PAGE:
Being the HIV-1 Protease (HIV-1-PR) an essential enzyme in the viral life cycle, its inhibition can control AIDS. The folding of single domain proteins, like each of the monomers forming the HIV-1-PR homodimer, is controlled by local elementary structures (LES, folding units stabilized by strongly interacting, highly conserved, as a rule hydrophobic, amino acids). These LES have evolved over myriad of generations to recognize and strongly attract each other, so as to make the protein fold fast and be stable in its native conformation. Consequently, peptides displaying a sequence identical to those segments of the monomers associated with LES are expected to act as competitive inhibitors and thus destabilize the native structure of the enzyme. These inhibitors are unlikely to lead to escape mutants as they bind to the protease monomers through highly conserved amino acids which play an essential role in the folding process. The properties of one of the most promising inhibitors of the folding of the HIV-1-PR monomers found among these peptides is demonstrated with the help of spectrophotometric assays and CD spectroscopy.

A folding inhibitor of the HIV-1 Protease / R. A. Broglia, D. Provasi, F. Vasile , G. Ottolina, R. Longhi, G. Tiana. - In: PROTEINS. - ISSN 0887-3585. - 62:4(2006), pp. 928-933.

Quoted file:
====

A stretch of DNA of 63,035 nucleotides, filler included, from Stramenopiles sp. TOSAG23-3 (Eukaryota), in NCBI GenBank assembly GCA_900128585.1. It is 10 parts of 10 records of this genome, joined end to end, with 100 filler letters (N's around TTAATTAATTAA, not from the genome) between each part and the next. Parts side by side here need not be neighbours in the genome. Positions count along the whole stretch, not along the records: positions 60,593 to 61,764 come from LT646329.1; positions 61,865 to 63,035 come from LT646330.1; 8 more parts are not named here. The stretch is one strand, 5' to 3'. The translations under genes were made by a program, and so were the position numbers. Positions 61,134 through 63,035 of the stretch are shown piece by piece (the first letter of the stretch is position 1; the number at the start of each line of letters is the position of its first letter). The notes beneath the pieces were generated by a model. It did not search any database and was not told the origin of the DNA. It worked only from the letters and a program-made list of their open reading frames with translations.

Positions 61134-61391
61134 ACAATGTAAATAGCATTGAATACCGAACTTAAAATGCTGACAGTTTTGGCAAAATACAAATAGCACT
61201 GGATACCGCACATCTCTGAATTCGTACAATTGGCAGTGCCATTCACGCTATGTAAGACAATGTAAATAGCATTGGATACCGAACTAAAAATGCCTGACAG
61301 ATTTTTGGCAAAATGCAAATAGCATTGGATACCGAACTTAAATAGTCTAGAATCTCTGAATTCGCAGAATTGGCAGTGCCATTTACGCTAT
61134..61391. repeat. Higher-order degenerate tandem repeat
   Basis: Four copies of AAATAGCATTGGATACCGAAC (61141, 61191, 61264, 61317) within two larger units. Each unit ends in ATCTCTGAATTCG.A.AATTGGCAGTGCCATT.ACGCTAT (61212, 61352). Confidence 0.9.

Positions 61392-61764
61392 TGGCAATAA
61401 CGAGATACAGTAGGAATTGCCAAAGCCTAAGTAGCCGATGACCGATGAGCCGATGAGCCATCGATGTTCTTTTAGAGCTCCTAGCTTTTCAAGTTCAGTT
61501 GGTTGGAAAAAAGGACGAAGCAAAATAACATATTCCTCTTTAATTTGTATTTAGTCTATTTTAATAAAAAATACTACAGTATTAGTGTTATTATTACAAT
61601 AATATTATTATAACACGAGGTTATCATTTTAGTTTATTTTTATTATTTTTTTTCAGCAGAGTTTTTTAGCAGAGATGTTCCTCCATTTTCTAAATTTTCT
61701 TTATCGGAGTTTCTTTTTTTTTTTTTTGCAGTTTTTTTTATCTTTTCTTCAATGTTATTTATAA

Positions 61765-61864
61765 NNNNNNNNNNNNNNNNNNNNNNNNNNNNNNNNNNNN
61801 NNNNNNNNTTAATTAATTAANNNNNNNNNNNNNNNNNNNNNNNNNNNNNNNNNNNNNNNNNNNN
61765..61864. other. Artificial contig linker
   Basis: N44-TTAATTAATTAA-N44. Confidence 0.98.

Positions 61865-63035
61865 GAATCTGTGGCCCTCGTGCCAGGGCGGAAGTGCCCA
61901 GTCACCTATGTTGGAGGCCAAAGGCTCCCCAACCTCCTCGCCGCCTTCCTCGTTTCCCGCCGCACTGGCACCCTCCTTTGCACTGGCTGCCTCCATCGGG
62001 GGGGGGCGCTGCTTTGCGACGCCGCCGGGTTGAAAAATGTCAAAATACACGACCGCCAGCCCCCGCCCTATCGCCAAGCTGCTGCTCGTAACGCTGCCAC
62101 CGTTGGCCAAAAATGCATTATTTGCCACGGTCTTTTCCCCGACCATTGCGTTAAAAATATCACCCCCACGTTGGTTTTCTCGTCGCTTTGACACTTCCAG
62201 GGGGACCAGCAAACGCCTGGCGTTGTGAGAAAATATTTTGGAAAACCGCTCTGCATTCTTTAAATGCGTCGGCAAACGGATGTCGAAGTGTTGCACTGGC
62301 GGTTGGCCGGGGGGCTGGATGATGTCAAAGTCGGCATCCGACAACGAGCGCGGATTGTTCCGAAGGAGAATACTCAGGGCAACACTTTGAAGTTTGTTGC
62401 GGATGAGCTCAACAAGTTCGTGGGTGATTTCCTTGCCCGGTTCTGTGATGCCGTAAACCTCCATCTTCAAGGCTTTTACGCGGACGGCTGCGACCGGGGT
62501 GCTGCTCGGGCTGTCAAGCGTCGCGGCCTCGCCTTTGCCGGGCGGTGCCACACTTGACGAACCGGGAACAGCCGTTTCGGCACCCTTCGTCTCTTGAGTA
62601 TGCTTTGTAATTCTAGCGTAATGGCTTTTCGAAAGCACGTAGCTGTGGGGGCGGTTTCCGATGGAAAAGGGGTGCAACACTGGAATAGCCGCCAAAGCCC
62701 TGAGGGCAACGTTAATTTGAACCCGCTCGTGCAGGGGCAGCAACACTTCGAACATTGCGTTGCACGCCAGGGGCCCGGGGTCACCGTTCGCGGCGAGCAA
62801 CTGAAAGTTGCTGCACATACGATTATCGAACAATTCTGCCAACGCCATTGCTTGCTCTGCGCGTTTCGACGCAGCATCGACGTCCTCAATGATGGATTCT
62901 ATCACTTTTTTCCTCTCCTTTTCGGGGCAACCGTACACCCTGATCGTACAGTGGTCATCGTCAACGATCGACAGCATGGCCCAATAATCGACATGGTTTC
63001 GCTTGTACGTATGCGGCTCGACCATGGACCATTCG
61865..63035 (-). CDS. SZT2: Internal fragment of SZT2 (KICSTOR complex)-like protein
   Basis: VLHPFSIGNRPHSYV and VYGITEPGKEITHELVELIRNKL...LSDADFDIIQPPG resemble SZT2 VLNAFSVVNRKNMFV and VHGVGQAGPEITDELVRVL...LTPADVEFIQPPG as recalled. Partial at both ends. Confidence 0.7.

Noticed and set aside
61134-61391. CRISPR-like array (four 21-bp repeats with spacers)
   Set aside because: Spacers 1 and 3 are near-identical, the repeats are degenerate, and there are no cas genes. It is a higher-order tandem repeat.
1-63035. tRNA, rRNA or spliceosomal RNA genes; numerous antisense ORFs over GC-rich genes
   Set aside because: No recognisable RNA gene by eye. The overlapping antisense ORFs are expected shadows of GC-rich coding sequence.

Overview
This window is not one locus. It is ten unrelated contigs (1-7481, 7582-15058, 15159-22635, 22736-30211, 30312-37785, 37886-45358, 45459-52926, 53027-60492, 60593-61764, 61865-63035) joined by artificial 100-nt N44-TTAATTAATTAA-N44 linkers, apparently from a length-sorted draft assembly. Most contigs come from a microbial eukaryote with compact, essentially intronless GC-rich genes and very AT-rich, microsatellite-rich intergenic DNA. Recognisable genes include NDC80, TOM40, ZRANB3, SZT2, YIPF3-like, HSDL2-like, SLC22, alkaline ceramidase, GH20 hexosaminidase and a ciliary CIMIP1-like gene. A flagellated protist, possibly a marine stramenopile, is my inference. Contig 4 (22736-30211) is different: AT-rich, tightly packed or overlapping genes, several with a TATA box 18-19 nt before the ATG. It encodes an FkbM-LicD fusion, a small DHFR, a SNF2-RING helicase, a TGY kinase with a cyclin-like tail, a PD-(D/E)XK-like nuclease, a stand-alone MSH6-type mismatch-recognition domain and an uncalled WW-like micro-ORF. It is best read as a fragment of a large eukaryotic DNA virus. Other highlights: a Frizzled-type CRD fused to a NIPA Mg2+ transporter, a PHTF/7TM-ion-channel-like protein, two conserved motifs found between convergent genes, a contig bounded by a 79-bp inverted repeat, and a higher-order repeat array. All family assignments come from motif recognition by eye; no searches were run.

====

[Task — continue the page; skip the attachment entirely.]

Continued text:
A folding inhibitor of the HIV-1 Protease

R. A. Broglia
Primo
;
D. Provasi
Secondo
;
F. Vasile;G. Tiana
Ultimo
2006

Abstract

Being the HIV-1 Protease (HIV-1-PR) an essential enzyme in the viral life cycle, its inhibition can control AIDS. The folding of single domain proteins, like each of the monomers forming the HIV-1-PR homodimer, is controlled by local elementary structures (LES, folding units stabilized by strongly interacting, highly conserved, as a rule hydrophobic, amino acids). These LES have evolved over myriad of generations to recognize and strongly attract each other, so as to make the protein fold fast and be stable in its native conformation. Consequently, peptides displaying a sequence identical to those segments of the monomers associated with LES are expected to act as competitive inhibitors and thus destabilize the native structure of the enzyme. These inhibitors are unlikely to lead to escape mutants as they bind to the protease monomers through highly conserved amino acids which play an essential role in the folding process. The properties of one of the most promising inhibitors of the folding of the HIV-1-PR monomers found among these peptides is demonstrated with the help of spectrophotometric assays and CD spectroscopy.
Folding inhibitors; HIV-1 protease; Protein folding
Settore FIS/04 - Fisica Nucleare e Subnucleare
Settore FIS/03 - Fisica della Materia
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Utilizza questo identificativo per citare o creare un link a questo documento: http://hdl.handle.net/2434/17373
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